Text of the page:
Shooting Film Without a Lightmeter

I started off doing photography by using film, and a camera I bought off of Ebay for ten dollars. I used my grandfather’s light meter to set my lighting at first, but eventually started shooting photos without it. If you don’t know what a light meter is, here is a link to one similar to what I used: http://www.rockycameras.com/cased-aico-vintage-light-meter-199-38794-p.asp

Light meters measure the amount of light outside or inside so the photographer knows which f-stop and shutter speed to use in certain types of lighting, hence, resulting in the perfectly exposed photo. Usually. 

I’ve been shooting film so long that I automatically know which f-stop and shutter speed to adjust my camera to. If you have a high ISO film, you are usually better in low light and can eyeball the lighting situation as to which shutter speed and f-stop to set your camera too.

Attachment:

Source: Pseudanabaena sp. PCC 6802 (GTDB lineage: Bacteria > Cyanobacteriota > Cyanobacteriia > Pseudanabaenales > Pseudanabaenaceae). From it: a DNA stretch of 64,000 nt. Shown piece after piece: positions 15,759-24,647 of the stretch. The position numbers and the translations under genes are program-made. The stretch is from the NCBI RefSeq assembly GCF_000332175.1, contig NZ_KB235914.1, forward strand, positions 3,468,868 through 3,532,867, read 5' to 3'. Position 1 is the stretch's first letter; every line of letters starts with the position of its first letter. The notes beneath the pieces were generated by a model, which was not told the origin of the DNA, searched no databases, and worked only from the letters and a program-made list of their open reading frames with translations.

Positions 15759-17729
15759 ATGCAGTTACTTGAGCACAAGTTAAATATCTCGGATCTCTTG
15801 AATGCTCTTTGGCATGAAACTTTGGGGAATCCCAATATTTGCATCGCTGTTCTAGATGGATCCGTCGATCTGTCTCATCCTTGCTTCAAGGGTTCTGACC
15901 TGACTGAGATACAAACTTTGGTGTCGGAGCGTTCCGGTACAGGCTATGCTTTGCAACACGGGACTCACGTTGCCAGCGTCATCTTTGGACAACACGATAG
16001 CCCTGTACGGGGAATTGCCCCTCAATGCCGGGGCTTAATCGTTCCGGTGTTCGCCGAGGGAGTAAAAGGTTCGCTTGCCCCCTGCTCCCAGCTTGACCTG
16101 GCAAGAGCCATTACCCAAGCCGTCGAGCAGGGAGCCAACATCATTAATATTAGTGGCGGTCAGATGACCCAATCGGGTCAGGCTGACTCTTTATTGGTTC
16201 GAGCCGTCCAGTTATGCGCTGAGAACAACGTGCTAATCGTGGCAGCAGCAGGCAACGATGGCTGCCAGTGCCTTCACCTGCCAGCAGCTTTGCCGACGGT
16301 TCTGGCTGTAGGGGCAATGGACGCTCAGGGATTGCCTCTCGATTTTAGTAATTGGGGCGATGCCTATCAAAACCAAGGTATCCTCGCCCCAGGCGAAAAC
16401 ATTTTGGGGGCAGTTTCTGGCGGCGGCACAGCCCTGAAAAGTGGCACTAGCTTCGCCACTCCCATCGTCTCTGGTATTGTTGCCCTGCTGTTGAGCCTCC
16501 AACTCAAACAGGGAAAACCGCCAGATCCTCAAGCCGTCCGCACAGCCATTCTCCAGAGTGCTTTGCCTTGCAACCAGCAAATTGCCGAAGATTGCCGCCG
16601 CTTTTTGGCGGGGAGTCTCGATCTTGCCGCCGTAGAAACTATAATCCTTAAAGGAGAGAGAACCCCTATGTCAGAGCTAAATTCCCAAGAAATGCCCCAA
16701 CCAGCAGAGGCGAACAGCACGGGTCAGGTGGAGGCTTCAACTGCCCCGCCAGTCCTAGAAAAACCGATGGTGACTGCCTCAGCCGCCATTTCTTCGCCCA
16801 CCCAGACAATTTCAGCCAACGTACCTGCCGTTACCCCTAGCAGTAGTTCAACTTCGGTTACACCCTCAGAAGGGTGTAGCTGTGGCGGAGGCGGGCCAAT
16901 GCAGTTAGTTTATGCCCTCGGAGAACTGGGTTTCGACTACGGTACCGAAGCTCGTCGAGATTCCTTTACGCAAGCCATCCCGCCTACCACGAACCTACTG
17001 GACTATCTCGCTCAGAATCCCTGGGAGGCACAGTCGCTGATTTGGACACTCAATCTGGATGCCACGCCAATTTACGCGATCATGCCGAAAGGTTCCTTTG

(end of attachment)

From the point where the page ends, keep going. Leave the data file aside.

For example, if you’re shooting on a semi-cloudy day with a film ISO of 100, you only need to set your f-stop (depending on your lens), to 1.8 with a shutter speed of around 1000. The following images are all shot on a similar day using ISO 200 or 400 color film, with a f-stop of 1.8 and a shutter speed around 1000. 

 Photo by: Rachel Adshead

Photo by: Rachel Adshead

 Photo by: Rachel Adshead

Photo by: Rachel Adshead

 Photo by: Rachel Adshead

Photo by: Rachel Adshead

 

This setting is not a rule for cloudy days, and sometimes you have to adjust a little according to the light, but I haven’t had a problem with exposure even without using a light meter. 

The best thing you can do is to play around with settings and maybe shoot a test roll of film or two. Shooting film can become pricey if you don't have your own darkroom, but It definitely is worth it every once in awhile. 

Here is a link to an excellent website if anyone is interested in shooting film or knowing more about it: http://www.shootingfilm.net/2013/07/a-beginners-guide-to-film-photography.html